A child gains more self-assertiveness as he gets older. Teachers should be consistent and firm in helping children follow routines until he gets used to it and is able to do it without a teacher’s strict supervision. The method of discipline will depend on the character, age and background of the child. Some of discipline problems can be solved through dialogue, but some of children need a teacher to hold their hands to simplify the transition of doing the routines. Patience is indispensable in maintaining limits when necessary and independence when possible.

It’s a balancing act in avoiding confrontations when you can, insisting on doing things your way when necessary and giving the child as many choices as possible. It is important to remind ourselves that the drive toward independence and self-assertion is a crucial stage of emotional development.

A child needs to learn how to handle himself and follow the activities provided by his or her teacher. He should know when he has to sit quietly and when he can chat and tell a story. In addition to this, teachers should be aware that children who are very quiet also need attention since the tendency to spend more in disciplining the children with behavior issue might be inevitable. Communication with parents regarding the child’s behavior at school is a good way to help the child improve his attitude. The parents need to follow up how the children are doing during their absence.

4. A child who is able to engage deeply in play.

Vygotsky (2010) emphasized so much on social play where a child is able to operate in what he termed as “zone of proximal development”. It involves the use of imagination, symbolic language and observation of social rules. He believes how culture and environment contribute tremendously to the child’s mental health.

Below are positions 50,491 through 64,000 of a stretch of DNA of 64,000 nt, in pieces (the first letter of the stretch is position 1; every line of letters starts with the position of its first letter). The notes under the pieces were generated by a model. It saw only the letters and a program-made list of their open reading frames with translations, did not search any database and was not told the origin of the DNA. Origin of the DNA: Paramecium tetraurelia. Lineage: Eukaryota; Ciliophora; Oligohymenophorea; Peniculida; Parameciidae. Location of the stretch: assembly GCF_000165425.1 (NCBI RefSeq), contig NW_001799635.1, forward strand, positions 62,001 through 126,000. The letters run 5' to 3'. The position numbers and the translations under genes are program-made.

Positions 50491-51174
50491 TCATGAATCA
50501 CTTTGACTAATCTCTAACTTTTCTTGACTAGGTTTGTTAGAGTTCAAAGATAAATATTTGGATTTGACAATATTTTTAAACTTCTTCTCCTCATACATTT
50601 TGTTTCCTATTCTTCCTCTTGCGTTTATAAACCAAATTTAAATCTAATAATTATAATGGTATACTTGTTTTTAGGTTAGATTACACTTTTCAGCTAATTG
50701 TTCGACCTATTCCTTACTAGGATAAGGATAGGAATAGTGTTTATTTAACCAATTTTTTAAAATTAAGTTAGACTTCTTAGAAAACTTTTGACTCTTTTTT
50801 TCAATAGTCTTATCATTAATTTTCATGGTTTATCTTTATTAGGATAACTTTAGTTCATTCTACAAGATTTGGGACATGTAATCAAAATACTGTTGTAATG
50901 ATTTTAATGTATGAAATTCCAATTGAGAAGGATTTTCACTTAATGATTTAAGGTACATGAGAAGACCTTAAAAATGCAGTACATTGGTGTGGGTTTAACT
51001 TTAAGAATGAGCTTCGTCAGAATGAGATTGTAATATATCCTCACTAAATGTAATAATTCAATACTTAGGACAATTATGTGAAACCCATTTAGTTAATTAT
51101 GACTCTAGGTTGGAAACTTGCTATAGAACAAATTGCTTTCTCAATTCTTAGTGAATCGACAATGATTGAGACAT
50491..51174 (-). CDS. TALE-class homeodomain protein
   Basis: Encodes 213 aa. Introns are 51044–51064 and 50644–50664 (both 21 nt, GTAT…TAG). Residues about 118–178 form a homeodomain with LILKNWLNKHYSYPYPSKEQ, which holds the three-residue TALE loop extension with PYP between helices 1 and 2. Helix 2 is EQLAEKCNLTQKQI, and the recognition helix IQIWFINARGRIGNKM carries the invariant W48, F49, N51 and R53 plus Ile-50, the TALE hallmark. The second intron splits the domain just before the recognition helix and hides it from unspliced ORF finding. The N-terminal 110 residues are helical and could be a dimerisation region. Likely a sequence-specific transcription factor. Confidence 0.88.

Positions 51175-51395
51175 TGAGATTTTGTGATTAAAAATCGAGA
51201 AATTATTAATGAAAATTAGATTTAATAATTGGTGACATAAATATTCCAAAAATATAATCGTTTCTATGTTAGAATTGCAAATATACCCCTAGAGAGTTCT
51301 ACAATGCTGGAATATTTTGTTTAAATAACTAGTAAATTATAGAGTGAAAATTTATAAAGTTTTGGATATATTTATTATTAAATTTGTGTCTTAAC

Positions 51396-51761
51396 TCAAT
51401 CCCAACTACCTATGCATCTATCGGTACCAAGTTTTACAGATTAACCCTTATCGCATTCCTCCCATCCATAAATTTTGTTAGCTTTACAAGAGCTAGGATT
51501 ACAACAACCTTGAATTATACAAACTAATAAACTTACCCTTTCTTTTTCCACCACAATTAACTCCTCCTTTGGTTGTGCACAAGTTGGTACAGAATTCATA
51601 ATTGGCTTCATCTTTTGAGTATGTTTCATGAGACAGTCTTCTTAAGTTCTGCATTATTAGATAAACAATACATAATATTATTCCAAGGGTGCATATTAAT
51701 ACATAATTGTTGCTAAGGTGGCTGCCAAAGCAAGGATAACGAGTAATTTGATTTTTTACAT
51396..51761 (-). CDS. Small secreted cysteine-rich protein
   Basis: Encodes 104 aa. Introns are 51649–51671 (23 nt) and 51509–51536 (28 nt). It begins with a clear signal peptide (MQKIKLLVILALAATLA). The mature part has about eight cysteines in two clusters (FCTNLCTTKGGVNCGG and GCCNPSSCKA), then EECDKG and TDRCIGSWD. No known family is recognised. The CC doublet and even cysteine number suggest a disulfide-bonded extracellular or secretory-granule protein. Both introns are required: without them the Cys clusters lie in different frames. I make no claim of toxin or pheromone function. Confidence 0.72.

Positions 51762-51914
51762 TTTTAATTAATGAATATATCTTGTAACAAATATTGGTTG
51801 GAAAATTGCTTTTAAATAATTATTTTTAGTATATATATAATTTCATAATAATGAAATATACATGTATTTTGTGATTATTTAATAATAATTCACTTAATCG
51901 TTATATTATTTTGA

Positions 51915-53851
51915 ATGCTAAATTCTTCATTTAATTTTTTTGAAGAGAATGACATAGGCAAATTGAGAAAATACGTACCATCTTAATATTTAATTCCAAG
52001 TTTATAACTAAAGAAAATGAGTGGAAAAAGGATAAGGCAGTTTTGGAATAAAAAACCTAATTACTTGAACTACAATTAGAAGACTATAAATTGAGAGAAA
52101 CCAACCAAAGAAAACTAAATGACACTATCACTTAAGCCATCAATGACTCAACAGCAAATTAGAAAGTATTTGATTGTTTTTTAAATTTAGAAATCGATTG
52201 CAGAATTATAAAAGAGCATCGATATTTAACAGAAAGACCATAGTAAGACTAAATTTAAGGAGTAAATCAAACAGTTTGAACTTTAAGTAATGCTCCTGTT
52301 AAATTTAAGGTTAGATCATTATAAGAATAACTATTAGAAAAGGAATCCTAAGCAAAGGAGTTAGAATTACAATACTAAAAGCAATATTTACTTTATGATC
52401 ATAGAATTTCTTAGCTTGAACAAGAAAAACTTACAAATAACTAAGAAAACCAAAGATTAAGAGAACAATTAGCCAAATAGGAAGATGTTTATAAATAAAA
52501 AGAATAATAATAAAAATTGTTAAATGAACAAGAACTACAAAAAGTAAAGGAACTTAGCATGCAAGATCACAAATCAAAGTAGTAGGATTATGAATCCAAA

A child who enjoys and is immersed in using his imagination in play develops his creativity. I often see children pretending to be a family as they play, taking on the role of a dad, mom, or child.

The feeling of satisfaction they get as they play fosters their mental health.

5. A child who is able to settle down and concentrate.

The ability to focus on something that interests a youngster is an indicator that he is capable of learning. According to Dr. Montessori, “the child’s mind between the time of birth and six years of age is in the stage of an ‘absorbent mind’”. A teacher should recognize and take advantage of these highly perceptive stages through the introduction of materials and activities that are specially designed to stimulate the intellect. During these years, without conscious effort a child has the tremendous ability to learn and assimilate from the world around him.

Again, it takes time for a child to build up a self-discipline as he learns this skill. I believe when the child loves doing what he does, he has a tendency to settle down and concentrate better and the attention span would last longer. I.e. I found the love for reading helps my daughters to focus in a long period of time. Early literacy can be a tool to help a child to possess this skill. However, each child has different interest, he can learn this skill through different activities such as solving puzzles, building blocks, or drawing etc. Children, especially preschoolers, are particularly receptive to certain external stimuli. We use the Montessori program, which allows independent learning, interaction with a child’s surroundings, and the opportunity for a child to pursue his or her own ideas in subjects that interest him or her for long, uninterrupted blocks of time.